• Texas

    Before the Supreme Court’s recent ruling, the Department of Justice successfully blocked Texas’s voter identification law. However, with the Voting Rights Act dismantled, the law will now go into effect. This law has the potential to disenfranchise hundreds of thousands of Texans. According to the Brennan Center for Justice, nationally as many as 11% of eligible voters could be affected by laws like this one.

  • Virginia

    Beginning on July 1, 2014, Virginia will have a strict voter ID requirement. All IDs must be current and valid, and have a photo of the voter. Prior to this law, voters only needed to show some form of non-photo ID in order to vote. This law is projected to disproportionately affect the state’s students, communities of color, and elderly populations. According to the Brennan Center for Justice, nationally as many as 11% of eligible voters could be affected by laws like this one.


We're fighting back — join us.

As Republicans work to limit voting rights, Democrats are fighting back:

  • While the Supreme Court struck down Section 4 of the Voting Rights Act, the other sections remain intact. We are using every remaining tool in the VRA to combat restrictive laws. Under President Obama's leadership, the administration is already challenging laws in Texas.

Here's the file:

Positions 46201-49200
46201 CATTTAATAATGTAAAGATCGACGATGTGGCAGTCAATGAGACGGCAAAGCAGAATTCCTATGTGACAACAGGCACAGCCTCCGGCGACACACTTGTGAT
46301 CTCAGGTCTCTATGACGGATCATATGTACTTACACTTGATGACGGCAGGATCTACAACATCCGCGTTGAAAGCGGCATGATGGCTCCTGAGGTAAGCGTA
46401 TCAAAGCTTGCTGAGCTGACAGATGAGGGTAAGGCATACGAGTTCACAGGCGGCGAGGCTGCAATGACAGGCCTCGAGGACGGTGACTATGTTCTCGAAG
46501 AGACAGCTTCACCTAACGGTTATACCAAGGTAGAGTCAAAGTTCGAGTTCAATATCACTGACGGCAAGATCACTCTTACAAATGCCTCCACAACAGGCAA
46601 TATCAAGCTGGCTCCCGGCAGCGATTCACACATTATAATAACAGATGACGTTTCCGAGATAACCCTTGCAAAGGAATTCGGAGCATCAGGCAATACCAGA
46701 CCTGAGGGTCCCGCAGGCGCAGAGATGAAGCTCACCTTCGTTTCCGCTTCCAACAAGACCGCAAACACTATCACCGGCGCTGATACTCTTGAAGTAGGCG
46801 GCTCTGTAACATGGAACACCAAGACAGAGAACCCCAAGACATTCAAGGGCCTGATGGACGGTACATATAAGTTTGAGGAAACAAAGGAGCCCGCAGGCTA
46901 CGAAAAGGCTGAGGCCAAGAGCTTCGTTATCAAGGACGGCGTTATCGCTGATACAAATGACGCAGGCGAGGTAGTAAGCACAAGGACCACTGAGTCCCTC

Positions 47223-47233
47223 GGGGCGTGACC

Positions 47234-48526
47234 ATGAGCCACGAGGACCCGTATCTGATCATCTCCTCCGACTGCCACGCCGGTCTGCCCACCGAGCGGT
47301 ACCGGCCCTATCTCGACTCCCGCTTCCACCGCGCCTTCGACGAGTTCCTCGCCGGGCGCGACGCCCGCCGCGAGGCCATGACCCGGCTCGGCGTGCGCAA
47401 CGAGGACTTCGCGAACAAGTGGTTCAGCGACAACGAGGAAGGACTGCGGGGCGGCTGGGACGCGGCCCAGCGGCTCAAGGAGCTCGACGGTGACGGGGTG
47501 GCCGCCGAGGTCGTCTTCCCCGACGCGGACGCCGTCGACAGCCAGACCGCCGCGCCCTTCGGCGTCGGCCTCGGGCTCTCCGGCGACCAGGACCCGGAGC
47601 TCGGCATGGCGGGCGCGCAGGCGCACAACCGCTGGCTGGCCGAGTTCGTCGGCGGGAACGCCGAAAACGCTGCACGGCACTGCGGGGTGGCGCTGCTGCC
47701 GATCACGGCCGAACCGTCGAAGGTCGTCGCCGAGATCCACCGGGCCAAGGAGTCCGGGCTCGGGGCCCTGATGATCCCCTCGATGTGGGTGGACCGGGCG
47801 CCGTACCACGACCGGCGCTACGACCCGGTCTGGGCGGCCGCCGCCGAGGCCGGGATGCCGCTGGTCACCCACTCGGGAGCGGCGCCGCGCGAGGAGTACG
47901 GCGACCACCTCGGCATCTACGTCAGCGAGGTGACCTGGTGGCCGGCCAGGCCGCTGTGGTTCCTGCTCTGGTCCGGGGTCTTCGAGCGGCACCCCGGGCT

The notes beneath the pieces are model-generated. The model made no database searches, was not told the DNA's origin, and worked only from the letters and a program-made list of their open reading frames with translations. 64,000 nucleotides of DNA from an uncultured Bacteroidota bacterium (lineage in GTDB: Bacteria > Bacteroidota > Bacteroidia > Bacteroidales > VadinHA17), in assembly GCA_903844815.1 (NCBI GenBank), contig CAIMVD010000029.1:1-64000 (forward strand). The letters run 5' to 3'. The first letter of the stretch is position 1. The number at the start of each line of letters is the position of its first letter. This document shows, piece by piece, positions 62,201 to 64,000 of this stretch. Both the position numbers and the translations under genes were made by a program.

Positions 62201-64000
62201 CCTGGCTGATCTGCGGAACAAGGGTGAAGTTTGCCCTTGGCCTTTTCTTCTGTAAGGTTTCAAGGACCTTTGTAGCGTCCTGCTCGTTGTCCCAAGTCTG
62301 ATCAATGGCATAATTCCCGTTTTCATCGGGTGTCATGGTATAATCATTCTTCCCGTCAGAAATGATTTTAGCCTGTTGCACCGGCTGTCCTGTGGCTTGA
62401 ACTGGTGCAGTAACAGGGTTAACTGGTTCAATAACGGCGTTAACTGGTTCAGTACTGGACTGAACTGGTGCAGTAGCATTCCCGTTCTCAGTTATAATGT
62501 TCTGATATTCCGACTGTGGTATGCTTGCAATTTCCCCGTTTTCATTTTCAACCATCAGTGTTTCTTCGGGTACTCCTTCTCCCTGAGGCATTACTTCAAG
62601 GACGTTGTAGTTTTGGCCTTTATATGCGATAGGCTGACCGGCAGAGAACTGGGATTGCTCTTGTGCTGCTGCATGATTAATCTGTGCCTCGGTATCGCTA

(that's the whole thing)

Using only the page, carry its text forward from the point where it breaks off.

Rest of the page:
• The President's new Commission on Electoral Administration is finding better ways to expand access to the polls. They are holding public hearings around the country to hear directly from the American people about voting rights violations that have occurred, and proposing solutions to address them going forward.
  • Democratic lawmakers have formed a working group to reestablish the proven protections of pre-clearance — the formula that was used to determine which states would be required to get federal approval before passing any voting laws. This group is crafting amendments to the law that would reinstate the protections.
  • Democratic leaders continue to pass laws that expand access to the polls. Most recently, Governor Hickenlooper signed into law sweeping voting reforms in Colorado: every registered voter will automatically receive a mail-in ballot, voters will be able to vote at centers across the state rather than just their precinct, early voting has been expanded, and there is same-day voter registration. In Maryland, Governor O'Malley signed into law similar measures: expanding early voting hours and providing for same-day voter registration during the early voting period.